Extension youth programming, staffing to increase

Iowa State University Extension county youth program coordinator Molly Schmitt (left) and 4-H program assistant Devan Cress have seen their jobs change as youth programs expand in the Jones County office. (Photo by Pete Temple)
Pete Temple
Express Sports/Ag Editor

     Why did Jones County Extension expand its youth and 4-H staff?

     It was simply a question of demand.

     “Our programming has grown by probably 80 percent over the last two years,” County Extension director Jennifer Fischer said. “So with all the programs we’re delivering, in order to best serve the public and use those tax dollars in the most efficient way, we restructured a little bit.”

     Molly Schmitt, county youth program coordinator, is seeing her duties shift to more school program delivery, camps, special interest opportunities and community outreach.

     “I was already transitioning to more school programs,” Schmitt said. “I’ve been trained in that, so that was pretty natural.”

     Devan Cress has also seen a change, moving from office assistant to the role of 4-H program assistant. She will be the go-to person for general 4-H and club questions, while assisting in youth programming.

     “I’ll be running the 4-H online, and the fair entry (system) that we’re going to be implementing this year,” Cress said. “A lot of my stuff will be the livestock part of the (Great Jones County) Fair, running the shows and getting the shows going, and making sure weigh-ins run smoothly.”

     The changes took effect Nov. 4.

     “The youth area is the biggest area of growth from a programming standpoint. So what we truly needed, in order to balance workloads and still maintain a budget, was put two people into the 4-H and youth world.

     “So Molly is going to be more of a community and program and delivery presence, and Devin is going to be the back end 4-H members contact.”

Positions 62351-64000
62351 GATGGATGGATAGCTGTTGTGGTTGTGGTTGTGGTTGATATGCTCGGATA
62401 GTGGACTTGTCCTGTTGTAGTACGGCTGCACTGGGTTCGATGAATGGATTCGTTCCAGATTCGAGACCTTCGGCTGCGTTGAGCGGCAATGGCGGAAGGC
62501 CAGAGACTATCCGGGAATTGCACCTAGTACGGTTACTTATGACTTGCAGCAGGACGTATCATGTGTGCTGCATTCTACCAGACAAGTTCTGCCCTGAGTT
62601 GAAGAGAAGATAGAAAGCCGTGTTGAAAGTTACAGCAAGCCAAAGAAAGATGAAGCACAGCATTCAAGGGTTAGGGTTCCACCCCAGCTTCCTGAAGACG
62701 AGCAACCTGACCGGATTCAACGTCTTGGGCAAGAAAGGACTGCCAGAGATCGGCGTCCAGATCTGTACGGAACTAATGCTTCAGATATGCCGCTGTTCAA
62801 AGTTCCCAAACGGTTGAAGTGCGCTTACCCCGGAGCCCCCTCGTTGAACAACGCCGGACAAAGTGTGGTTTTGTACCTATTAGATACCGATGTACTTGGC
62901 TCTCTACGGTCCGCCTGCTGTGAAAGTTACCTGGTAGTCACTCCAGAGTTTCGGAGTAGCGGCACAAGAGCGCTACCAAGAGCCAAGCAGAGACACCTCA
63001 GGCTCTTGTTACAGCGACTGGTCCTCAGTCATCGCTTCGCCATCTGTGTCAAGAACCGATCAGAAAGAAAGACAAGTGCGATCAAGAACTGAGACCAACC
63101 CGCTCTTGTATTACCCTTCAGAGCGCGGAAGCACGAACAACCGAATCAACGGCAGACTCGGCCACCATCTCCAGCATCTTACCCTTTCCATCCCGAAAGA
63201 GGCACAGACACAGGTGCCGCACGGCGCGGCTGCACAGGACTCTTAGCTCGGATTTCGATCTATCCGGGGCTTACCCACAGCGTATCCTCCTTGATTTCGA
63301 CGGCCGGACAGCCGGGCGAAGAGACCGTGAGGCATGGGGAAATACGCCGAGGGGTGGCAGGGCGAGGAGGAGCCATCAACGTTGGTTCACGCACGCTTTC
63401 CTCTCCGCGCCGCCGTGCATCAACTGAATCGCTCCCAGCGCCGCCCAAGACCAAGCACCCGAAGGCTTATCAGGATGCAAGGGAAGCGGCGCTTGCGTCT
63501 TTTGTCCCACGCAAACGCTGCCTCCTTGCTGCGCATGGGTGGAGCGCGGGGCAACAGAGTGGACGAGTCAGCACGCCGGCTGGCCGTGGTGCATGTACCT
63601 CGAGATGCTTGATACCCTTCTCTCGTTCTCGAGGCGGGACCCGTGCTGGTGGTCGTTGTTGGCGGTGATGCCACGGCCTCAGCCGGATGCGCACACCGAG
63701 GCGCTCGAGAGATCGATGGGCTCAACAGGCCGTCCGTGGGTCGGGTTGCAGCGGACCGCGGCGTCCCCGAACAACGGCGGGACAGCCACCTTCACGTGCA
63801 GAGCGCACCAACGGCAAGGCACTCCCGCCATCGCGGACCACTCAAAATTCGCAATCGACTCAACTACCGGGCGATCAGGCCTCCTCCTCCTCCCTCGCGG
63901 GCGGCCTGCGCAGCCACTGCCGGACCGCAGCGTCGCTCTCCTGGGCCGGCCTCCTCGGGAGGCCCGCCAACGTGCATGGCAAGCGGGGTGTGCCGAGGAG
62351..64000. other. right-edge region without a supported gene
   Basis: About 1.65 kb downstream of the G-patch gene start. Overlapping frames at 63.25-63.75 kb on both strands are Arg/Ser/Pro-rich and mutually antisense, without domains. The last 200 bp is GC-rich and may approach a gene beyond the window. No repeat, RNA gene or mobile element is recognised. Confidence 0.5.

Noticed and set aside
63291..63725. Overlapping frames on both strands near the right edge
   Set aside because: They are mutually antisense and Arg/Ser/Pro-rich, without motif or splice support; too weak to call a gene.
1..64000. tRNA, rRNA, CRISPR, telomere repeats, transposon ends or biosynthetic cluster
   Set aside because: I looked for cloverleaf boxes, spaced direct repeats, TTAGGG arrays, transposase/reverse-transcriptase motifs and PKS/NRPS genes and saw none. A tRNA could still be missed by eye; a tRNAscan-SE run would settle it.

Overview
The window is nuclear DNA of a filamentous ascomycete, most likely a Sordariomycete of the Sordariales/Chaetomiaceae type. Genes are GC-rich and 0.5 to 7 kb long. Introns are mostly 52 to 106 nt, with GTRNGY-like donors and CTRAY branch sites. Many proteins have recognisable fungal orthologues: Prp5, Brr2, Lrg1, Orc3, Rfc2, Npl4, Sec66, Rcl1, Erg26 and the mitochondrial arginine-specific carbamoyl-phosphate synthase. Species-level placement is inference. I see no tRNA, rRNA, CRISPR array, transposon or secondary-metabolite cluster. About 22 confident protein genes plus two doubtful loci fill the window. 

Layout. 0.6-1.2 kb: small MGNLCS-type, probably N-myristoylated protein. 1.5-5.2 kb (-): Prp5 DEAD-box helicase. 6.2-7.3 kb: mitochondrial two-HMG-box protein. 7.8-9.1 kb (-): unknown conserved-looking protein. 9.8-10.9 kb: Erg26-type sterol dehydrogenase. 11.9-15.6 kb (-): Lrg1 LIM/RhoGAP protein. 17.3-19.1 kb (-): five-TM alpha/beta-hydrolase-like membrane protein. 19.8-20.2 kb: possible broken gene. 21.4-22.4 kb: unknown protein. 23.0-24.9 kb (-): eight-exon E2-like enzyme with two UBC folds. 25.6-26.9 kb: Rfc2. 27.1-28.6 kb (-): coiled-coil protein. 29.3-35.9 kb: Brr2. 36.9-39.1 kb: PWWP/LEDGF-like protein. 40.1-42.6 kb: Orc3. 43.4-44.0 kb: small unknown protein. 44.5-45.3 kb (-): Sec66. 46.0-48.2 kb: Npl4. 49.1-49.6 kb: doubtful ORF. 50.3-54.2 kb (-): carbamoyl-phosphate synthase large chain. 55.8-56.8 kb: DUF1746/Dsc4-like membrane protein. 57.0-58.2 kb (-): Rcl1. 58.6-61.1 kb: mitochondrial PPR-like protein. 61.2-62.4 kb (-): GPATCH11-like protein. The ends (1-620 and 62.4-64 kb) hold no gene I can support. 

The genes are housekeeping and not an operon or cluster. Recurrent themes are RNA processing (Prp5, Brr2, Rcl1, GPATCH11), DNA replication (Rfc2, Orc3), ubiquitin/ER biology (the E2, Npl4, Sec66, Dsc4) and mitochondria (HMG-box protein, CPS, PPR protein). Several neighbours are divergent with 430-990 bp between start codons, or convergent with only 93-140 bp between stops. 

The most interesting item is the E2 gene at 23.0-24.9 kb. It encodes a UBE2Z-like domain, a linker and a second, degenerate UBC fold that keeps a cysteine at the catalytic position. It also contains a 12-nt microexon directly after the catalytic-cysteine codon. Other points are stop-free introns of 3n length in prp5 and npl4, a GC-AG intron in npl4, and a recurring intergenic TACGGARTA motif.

The 4-H youth program already was involved with area schools, but this will expand as well, Fischer said.

     “The goal is to get a bigger presence in schools, to start some after school programs, and to do some ag-in-the-classroom types of programs,” Fischer said.

     Schmitt added: “This spring we have a lot of stuff on the docket. A lot of schools have already approached us.”

     Among the upcoming programs are a nine-week Ricochet program that is a leadership initiative, and a Switch program that involves healthy lifestyles.

     Winter agricultural classes are other examples.

     “We went from having maybe one or two, to 10 different courses this year between December and March,” Fischer said.

     She added that having a trained and able staff has contributed to the growth.

     “We talked about what our goals were and what we wanted overall, and then tried to see what we had with our current staff to fulfill those,” Fischer said.

     “It’s just staff being very diligent and coming up with ideas and programs that we can offer. We’ve been trained in quite a few programs that we can deliver now, so that we don’t need specialists from Ames to do it. So that gives us flexibility.

     “And just hearing the needs of the community and what they would like, has helped us figure out and pinpoint those programs that we need to deliver too.”

     The Extension office also benefits from two grants it is implementing.

     The first is a $12,000 technology grant.

     “We spent a lot of funds on the equipment we requested, like new laptops, a virtual reality kit, different STEM curriculum and materials we can use for youth programming,” Schmitt said.

     One part of that is forming a tech teaching team.

     “We’re working on pulling together a group of high school students who would get trained in basic computer competencies, and then go out and deliver that to seniors in the community,” Schmitt said.

     The other is an ag innovators grant from Bayer and the national 4-H organization.

     “This year it’s all about watersheds and water quality,” Schmitt said. “We’re still putting together the full curriculum and coming up with all the activities for it.”

     Fischer has been temporarily filling the office assistant position that was held by Cress.

     “I am that for now, but in January we’d like to bring somebody on for 25-30 hours a week to fulfill that role of customer service,” she said.



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